Jujube fruit cracking is a physic process of mechanical ruptures in fruit peel caused by the insufficient tensile strength of fruit peel to sustain the growing strength of its inner fresh. It is a reaction from the impacts of unfavorable environment and fruit flesh growth. With the development of fruit, water potential in fruit flesh decreases while its water absorption ability increases. Cell senescence and apoptosis in fruit peel lead to the loss of the ability of the cells to absorb water. Once water deposits in the surface of fruit, water tends to pour into the fruit driven by the force of water potential gradient, causing an increase in growing pressure of fruit flesh that is beyond the ability of fruit peel to sustain, leading to the fractures in fruit peel. Fruit surface cracking, flesh exsertion, and acidifying decay are three main characteristic symptoms of jujube fruit cracking. Fruit cracking provides favorable conditions for the anthracnose pathogen and other bacterial pathogens to infect, which accelerates the decay and deterioration of jujube fruit. Generally, there are three types of fruit cracking: longitudinal cracking (Figure 3(A)-a), roll-ring cracking (Figure 3(A)-b), and irregular cracking (Figure 3(A)-c).

2.4. Main Negative Impacts of Jujube Fruit Cracking (Figure 3(C))

Jujube fruit cracking can severely affect fruit quality and reduce fruit yield and productivity, resulting in economic loss.

2.5. Main Advantages of this Modeling Software for Jujube Fruit Cracking (Figure 3(C))

・ Prioritize to select and use cracking-resistant cultivars;

・ Intelligent use of plant hormones, plant growth regulators, and chemical reagents;

・ Balance the tree body nutritions;

・ Optimized the use of fertilizers, and control the use of water and fertilizers, preferably mixed in organic fertilizers;

・ Improve soil conditions;

・ Proper pruning;

・ Improve the comprehensive management level;

・ Better application of novel rain-shelter-cultivation facilities and rational utilization of bagging technology.

2.6. The Outlook of Jujube Fruit Cracking System Modeling (Figure 3(D))

International concerns regarding food security and a competing demand for the production of biofuels have highlighted the need for renewed efforts to increase crop yield and productivity [22] . We face increasing survival pressure due to rapidly-growing world population, serious environmental pollutions and over-wasting of resources. Hence, the development and adaptation of plant organic waste management and bioremediation technologies for control of jujube fruit cracking, notably in the areas of jujube fruit and bioproducts processing, can significantly relief the pressure of environmental pollutions and wasting of resources. Here we present two key potential approaches of reusing the waste cracked-fruit resources. Cracked jujube fruit can be processed and used as jujube fruit powder, jujube fruit juice, jujube wine, jujube jam, sweet jujube candy, canned jujube, and dried jujube. The essence of nutrition in cracked jujube fruit can also be extracted and processed as biological health care products and natural medicines. More theoretical research is needed to include other external environmental factors and metabolic or signaling pathways to further improve this jujube fruit cracking system modeling software.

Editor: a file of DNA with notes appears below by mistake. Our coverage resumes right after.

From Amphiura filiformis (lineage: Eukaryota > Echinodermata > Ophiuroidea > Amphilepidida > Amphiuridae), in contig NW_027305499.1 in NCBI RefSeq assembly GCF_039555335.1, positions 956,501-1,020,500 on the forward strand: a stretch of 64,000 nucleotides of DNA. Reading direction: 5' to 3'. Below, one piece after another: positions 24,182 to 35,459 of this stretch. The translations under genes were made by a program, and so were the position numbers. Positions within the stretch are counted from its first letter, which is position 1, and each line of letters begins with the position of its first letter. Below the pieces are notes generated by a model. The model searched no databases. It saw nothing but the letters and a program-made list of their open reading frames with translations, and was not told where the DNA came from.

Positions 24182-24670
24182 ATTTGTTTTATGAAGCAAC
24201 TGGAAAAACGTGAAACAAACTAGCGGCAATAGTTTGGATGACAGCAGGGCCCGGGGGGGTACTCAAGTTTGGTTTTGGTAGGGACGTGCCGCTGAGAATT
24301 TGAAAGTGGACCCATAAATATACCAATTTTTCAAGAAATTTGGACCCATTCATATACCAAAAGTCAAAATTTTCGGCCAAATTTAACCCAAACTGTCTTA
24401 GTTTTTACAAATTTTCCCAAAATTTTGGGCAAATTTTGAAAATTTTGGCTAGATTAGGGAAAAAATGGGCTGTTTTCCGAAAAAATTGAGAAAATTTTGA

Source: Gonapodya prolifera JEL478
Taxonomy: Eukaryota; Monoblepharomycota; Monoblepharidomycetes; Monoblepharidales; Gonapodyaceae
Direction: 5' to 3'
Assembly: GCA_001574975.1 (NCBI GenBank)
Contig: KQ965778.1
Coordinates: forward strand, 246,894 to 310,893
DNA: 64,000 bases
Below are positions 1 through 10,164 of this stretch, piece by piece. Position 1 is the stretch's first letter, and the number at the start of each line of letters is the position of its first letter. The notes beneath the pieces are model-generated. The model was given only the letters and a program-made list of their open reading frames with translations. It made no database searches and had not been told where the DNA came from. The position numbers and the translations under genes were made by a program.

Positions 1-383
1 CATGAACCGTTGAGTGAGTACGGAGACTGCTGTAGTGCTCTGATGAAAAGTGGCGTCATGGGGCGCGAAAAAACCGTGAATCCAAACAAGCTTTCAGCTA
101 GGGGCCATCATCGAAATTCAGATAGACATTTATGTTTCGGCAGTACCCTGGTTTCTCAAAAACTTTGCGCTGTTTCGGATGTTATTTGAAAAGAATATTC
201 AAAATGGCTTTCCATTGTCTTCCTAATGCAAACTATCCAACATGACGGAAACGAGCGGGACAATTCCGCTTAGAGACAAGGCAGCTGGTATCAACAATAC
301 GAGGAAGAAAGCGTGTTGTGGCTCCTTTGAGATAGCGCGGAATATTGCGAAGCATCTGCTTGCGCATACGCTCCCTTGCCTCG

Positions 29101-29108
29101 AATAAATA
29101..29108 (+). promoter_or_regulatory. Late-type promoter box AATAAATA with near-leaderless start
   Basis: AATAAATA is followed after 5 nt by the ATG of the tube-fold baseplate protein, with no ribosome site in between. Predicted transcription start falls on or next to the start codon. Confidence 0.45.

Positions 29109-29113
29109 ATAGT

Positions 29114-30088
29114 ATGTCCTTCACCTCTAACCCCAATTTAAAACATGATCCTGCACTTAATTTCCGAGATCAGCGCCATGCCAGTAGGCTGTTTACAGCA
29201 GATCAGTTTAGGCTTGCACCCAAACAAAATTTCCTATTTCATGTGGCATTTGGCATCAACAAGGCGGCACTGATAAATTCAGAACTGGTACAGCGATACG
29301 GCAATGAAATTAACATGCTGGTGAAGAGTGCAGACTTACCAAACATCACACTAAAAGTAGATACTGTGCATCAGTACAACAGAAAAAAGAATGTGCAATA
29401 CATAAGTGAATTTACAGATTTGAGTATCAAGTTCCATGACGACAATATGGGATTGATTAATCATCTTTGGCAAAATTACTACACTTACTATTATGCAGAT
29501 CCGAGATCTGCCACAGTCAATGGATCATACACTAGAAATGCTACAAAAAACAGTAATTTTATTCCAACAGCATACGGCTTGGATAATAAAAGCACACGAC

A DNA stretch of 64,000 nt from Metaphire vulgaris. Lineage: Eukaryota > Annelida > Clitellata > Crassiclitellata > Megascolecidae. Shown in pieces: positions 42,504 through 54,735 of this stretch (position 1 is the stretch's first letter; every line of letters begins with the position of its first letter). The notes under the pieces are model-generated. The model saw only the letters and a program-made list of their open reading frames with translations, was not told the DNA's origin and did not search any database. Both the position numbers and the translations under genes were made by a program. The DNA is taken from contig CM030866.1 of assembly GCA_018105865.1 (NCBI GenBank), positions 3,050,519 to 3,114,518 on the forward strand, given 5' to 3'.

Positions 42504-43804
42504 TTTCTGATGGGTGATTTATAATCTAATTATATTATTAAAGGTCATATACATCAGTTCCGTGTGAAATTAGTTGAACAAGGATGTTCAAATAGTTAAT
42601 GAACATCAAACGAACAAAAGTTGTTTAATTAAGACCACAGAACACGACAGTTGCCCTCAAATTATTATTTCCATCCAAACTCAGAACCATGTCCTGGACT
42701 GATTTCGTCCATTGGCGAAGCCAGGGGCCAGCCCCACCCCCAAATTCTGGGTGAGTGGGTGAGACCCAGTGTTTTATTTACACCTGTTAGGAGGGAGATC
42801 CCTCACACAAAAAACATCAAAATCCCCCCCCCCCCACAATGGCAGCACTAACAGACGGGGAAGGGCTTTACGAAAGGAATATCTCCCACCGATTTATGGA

3. Discussion

Application of modeling techniques of engineering and physical sciences will help to understand how a suite of different biological, physical, and chemical signals interact and regulate plant growth and development. Indeed, these techniques have been already used in plant modeling such as the description of water, gas, and nutrition transport in the fruit, root, and stem [23] [24] . There is also a potential need to use a modular approach to improve existing models as practiced in climate modeling [25] . Modeling approaches can be applicable to crop research at different levels. Models that integrate genetic, molecular and biochemical information can facilitate our understanding of complex behavior such as pathway integration whereas models that cross scales from the molecular, cellular to whole plant or field level have enormous potential in crop improvement and crop yield forecasting [26] . With the global demand for food projected to increase 70% - 100% by 2050, innovation approaches to enhance crop robustness and yield will play an increasingly important role in meeting the nutritional demands of a growing world population [22] [27] -[29] . We need to look at different examples of models that cover various levels of biological organization, systems and scales. As demonstrated in our study as an example, simulation-based models are useful and viable in identifying new network components and interactions that are not always intuitive from experimental data. This is a good example of how experimental data are required to construct a model, and model prediction can in turn drive new hypotheses for testing in the lab and the field.

In this study, a circadian clock system has been incorporated into our modeling software for jujube fruit cracking. Such clock is a complicated system that can coordinate external stimuli and an internal timing mechanism to optimize the growth and development of jujube fruit. Further investigation into the functions of known clock components and the elucidation of interactions between the clock and input and output pathways will help us to understand how plants thrive in a predictably changing environment. As illustrated by recent studies in crop plants, these insights are likely to have important implications for agricultural improvement.

As illustrated in this study, the development and use of reliable and viable modeling techniques can improve our understanding and management of jujube fruit cracking. To our knowledge, this is the first report to help our understanding of the jujube fruit cracking system.

4. Conclusion

The systemic modeling software proposed here can provide a novel tool for the effective management of jujube fruit cracking.


We thank China National Forestry Industry Research Special Funds for the Public Welfare (No. 201004041) and Shanxi Province Science and Technology Development Grant Programs (No. 20110311012-4 and 20130311021-2) for providing financial support for this research.

Author Contributions

YBH conceived and designed the study, and drafted the manuscript. YQS, JL and CFT participated in the design and coordination of the study. XGZ reviewed and revised the design and manuscript, and prepared the final version of the manuscript. LLL supervised the study and provided the key information for design. All authors read and approved the final manuscript.


*Corresponding authors.

Conflicts of Interest

The authors declare no conflicts of interest.